Virginia Success Stories

Virginia Family Nutrition Program Virginia Family Nutrition Program

Virginia Family Nutrition Program

This article was written and submitted by the Virginia Family Nutrition Program.

The Virginia Family Nutrition Program is a comprehensive nutrition education program offered in a variety of settings to both youth and adult audiences. It has resulted in significant dietary behavior change as well as positive nutrition messages. Materials are distributed in short-term educational activities with a reinforcement of messages using social media.

Type of Program
Nutrition Education

Years of Program Implementation
1996-Present

Number of Participants
113,789 direct contacts in FY2014

Target Audience
Youth and Adult SNAP recipients and other low income individuals

Program Evaluation
In FY2014, 3087 adults completed the assessment tool at pre and post educational intervention. Several key findings were as follows:

  • 89% of participants showed improvement in one or more food resource management practices (i.e. plans meals, compares prices, does not run out of food or uses grocery lists).
  • 92% of participants showed improvement in one or more nutrition practices (i.e. makes healthy food choices, prepares foods without adding salt, reads nutrition labels, and has children eat breakfast).
  • 73% of participants showed improvement in one or more food safety practices (i.e. thawing and storing foods properly).

For further information please contact Elena Serrano, Interim Director or Judy Midkiff, Project Associate, Operations and Evaluation. All logos are used with permission.


The Food Security Project of the Virginia Family Nutrition Program (renamed the Food Access and Availability Project of the Virginia Family Nutrition Program)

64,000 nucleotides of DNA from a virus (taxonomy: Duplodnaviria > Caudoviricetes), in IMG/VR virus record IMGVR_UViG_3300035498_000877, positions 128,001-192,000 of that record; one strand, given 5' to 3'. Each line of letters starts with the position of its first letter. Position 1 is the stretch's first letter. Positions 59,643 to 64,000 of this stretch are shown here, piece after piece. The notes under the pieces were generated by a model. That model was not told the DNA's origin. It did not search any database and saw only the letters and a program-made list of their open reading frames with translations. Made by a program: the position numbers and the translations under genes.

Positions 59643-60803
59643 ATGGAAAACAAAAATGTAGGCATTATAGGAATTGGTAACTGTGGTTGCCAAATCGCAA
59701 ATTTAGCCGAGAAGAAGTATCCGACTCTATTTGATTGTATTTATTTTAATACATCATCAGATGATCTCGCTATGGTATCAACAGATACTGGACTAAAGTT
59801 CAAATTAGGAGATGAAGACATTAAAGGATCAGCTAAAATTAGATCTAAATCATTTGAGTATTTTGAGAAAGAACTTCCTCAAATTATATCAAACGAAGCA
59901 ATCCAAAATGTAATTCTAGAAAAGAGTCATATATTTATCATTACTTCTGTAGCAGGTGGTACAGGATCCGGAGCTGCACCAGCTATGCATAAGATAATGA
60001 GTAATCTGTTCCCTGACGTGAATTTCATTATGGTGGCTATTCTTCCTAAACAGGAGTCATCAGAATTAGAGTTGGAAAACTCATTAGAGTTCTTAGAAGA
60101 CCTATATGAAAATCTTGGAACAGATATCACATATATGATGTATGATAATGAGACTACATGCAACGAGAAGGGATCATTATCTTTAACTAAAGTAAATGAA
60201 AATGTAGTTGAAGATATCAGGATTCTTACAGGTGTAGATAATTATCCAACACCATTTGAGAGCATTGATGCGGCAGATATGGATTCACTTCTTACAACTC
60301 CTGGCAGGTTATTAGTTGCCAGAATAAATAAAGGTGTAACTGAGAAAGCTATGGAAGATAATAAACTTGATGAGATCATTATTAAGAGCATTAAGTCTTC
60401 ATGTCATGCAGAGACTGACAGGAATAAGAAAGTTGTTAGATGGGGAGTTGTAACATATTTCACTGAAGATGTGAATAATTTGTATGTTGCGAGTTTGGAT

This article was written and submitted by Sarah Misyak.

The Food Security Project takes a multifaceted approach to improving local food access for low-income individuals and families in Virginia. While the program includes a direct education approach, environmental initiatives are an important aspect of the program. Key initiatives include the development of a short farmers market orientation lesson for SNAP-Ed clients, the creation of a tool-kit to assist farmers market managers in launching, managing, marketing and evaluating Electronic Benefit Transfer (EBT) programs for the acceptance of SNAP benefits at their market, and training volunteers to increase community capacity.

Type of Program
A systems-level approach to improving food security in Virginia

Years of Program Implementation
2012-Present

Number of Participants
2300 contacts over the past program year

Target Audience
Mothers of young children and change agents, or individuals and groups that drive change in a community. Farmers market managers are the main change agents considered in this initiative due to their ability to increase access to fresh, local foods for low-income individuals and families.

Program Evaluation

  • Formative: Surveys of our program assistants, focus groups with target population, guided shopping trips with target population, statewide survey of farmers market managers and local food organizations
  • Process: monitoring where and how often the lesson is being taught, number of partnerships with farmers market managers and other local food organization across the state, volunteer recruitment
  • Outcome: In the future: pre and post monitoring food security status and fruit and vegetable intake in target population receiving orientation compared to those who are not, volunteer contacts and activities, monitoring in-state and interstate partnerships on food security initiatives

Statistics and Program Impact
The program made 2300 contacts over the past program year (2013-2014) in 23 farmers markets across Virginia. In 2014, 48% of adult comprehensive participants improved their food security status.

For further information please contact Meredith Ledlie Johnson or Sarah Misyak. All logos are used with permission.